A hulking nose tackle at 6-foot-3 and 318 pounds, Avery possesses solid explosiveness and power in the middle, jumping a 34 1/2” vertical and a 9-foot-4 broad at his pro day, while clocking a 1.71 second 10-yard split. A JuCo transfer, Avery played 23 games in two seasons at Southeast Missouri, totaling seven TFLs, 2.5 sacks and 41 tackles while clogging up the middle.

With a pair of sophomores, Bryan Mone and Demarcus Christmas, already on the roster and vying to backup Poona Ford at 1-tech, Avery should be dropped right into that competition to push towards the 53-man roster.

Cedrick Lattimore (DT)

Between Iowa’s Lattimore and Southeast Missouri’s Avery, it’s Lattimore who appears to have the better shot at sticking in Seattle in 2020, be it on the practice squad or active roster. At 6-foot-3 and 295 pounds, Lattimore should project as a 3-tech in the NFL, where the Seahawks’ depth is scarce.

With the Hawkeyes, Lattimore was largely used as a rotational piece, before cracking the starting lineup in 2019. Lattimore has a really good first step and is able to work down the line laterally, using his hands and balance to stay clean. Crucially, Iowa was a two-gapping defensive line and Lattimore played disciplined in maintaining gap integrity. At a position of need, with the traits Seattle wants in their defensive tackles, Lattimore will have a shot at sticking with the team—and should be one of the favorites to do so among UDFAs on defense.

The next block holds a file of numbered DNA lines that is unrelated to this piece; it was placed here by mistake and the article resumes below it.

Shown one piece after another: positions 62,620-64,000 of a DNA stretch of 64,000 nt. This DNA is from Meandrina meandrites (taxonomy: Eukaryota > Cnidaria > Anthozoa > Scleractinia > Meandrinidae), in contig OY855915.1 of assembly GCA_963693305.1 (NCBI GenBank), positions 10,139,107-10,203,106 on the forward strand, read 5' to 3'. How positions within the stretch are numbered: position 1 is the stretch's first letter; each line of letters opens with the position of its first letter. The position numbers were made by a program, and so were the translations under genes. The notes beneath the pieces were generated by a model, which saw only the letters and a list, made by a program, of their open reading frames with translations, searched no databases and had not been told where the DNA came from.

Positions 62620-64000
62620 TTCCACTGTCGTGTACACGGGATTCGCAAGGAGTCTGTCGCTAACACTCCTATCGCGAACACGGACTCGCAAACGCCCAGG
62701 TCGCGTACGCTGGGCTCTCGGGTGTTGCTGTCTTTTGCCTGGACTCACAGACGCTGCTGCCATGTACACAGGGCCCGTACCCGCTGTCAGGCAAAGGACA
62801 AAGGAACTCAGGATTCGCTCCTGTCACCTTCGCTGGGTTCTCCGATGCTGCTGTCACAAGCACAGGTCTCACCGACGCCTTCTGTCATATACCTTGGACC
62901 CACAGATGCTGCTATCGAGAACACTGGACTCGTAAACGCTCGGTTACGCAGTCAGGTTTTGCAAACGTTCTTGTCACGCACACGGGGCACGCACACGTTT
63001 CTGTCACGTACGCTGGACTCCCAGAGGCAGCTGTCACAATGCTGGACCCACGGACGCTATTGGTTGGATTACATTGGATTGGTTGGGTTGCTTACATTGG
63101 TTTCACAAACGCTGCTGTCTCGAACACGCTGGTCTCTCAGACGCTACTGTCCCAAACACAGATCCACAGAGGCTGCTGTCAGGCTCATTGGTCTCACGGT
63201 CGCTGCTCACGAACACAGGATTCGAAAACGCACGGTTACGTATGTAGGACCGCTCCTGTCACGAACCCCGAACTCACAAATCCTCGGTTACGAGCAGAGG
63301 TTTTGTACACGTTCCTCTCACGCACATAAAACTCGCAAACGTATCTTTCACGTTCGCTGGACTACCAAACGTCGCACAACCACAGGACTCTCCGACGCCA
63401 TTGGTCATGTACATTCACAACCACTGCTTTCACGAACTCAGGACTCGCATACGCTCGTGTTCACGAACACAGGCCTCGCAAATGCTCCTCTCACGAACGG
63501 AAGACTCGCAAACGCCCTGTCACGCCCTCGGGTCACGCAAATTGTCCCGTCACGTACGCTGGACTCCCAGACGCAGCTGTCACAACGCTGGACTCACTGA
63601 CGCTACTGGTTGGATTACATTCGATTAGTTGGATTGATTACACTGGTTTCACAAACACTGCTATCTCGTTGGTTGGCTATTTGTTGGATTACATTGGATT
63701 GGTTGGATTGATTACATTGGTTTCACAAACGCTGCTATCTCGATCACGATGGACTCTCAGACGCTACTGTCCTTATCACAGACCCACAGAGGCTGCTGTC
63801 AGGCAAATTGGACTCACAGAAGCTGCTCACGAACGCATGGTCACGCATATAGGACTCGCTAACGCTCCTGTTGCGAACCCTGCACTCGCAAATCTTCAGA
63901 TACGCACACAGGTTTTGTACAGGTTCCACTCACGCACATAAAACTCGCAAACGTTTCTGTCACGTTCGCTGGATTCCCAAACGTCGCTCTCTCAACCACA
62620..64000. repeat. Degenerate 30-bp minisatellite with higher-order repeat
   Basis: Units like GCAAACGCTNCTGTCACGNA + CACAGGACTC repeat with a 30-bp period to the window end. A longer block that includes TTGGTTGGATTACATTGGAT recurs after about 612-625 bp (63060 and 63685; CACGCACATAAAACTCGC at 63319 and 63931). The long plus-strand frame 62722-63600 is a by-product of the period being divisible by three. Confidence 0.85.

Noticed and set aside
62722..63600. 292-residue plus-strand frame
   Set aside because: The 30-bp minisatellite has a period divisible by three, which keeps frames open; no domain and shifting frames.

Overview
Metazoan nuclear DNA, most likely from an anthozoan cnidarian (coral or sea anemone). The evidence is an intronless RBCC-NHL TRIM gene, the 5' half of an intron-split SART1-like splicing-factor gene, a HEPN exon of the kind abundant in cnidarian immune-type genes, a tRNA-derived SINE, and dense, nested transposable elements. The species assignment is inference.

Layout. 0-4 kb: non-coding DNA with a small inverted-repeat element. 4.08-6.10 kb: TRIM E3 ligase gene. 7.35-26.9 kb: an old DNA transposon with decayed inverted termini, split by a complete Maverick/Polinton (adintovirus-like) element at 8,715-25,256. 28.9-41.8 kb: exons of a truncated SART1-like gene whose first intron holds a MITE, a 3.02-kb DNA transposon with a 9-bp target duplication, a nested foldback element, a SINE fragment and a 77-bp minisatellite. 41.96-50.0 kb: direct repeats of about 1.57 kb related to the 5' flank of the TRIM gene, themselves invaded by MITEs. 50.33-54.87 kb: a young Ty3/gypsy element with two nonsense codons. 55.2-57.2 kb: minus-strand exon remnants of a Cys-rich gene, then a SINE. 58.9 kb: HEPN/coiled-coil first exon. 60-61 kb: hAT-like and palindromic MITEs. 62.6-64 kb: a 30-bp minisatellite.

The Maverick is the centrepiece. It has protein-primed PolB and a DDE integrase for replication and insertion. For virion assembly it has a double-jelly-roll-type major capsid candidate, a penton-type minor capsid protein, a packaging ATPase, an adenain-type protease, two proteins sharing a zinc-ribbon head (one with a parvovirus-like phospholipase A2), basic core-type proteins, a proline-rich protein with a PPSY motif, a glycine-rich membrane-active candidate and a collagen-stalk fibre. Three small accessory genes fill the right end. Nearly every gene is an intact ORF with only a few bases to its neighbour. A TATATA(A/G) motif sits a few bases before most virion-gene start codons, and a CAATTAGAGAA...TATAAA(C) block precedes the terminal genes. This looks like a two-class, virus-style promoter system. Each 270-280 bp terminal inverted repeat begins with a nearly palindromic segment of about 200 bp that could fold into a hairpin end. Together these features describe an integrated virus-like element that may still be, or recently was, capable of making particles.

Gavin Heslop (CB)

Of the three cornerbacks brought in by the Seahawks after the draft, Stony Brook’s Heslop is the most intriguing. Seattle was in attendance for Heslop’s pro day, where the long cornerback cleared the team’s athletic thresholds with ease. With both Shaquill Griffin and Quinton Dunbar in the last year of their contracts, the Seahawks should be looking at developing a potential future starter, should that position group be shaken up ahead of 2021. Heslop could very well be that player.

In coverage, Heslop sticks with receivers in and out of breaks, and has superb burst in closing separation and breaking on the football. However, Heslop’s ball skills are lacking. He is often late in finding the ball at the catch point and has to rely on his superior length for last-ditch breakups. With time, Heslop could turn his positioning, athleticism, and length into a ball-winning combination; however, he isn’t there yet.

A tenacious run defender and a lanky cover corner, Heslop has the foundation of a Seattle cornerback.

Debione Renfro (CB)